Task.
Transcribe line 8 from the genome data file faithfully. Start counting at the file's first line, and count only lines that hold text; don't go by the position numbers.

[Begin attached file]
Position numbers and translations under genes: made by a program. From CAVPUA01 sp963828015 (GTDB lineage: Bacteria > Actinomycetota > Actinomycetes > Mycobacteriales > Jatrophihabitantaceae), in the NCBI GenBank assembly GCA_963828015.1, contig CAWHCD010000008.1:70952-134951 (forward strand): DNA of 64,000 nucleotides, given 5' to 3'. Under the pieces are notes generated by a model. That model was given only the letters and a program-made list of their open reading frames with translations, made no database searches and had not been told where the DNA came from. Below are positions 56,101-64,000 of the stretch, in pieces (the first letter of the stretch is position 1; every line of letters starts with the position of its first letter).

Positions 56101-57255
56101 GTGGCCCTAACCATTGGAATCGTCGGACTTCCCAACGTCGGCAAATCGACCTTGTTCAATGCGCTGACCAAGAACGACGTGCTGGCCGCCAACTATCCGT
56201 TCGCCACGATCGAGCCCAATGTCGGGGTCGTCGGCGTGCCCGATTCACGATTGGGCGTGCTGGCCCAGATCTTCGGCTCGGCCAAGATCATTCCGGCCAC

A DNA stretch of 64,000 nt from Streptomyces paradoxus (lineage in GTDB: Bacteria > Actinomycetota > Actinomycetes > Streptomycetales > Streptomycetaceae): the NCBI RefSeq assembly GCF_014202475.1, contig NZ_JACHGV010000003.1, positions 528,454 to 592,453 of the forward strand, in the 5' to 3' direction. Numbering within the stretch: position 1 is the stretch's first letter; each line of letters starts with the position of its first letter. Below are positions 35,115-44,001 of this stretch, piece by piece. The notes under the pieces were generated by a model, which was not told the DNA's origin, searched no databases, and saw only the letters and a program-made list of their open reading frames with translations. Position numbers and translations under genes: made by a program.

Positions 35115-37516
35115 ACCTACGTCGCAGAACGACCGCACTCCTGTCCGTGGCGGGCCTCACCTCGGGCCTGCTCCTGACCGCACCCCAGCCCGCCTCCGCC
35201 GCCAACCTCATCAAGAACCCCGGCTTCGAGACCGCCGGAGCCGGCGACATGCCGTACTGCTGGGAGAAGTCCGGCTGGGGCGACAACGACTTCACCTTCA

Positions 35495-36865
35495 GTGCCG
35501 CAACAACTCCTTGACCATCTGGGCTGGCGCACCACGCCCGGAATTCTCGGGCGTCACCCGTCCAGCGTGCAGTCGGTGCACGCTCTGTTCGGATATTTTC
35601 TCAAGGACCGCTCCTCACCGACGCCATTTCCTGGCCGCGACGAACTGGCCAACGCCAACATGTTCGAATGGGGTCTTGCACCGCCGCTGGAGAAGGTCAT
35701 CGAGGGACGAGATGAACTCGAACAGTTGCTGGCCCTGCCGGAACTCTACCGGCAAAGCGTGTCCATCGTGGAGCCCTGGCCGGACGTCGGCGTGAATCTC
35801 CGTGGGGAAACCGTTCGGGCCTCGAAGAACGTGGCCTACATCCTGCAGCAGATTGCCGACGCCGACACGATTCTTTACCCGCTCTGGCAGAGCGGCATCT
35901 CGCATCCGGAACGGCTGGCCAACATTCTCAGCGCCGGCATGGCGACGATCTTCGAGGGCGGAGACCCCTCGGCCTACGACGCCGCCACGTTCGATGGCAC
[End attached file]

35201 GCCAACCTCATCAAGAACCCCGGCTTCGAGACCGCCGGAGCCGGCGACATGCCGTACTGCTGGGAGAAGTCCGGCTGGGGCGACAACGACTTCACCTTCA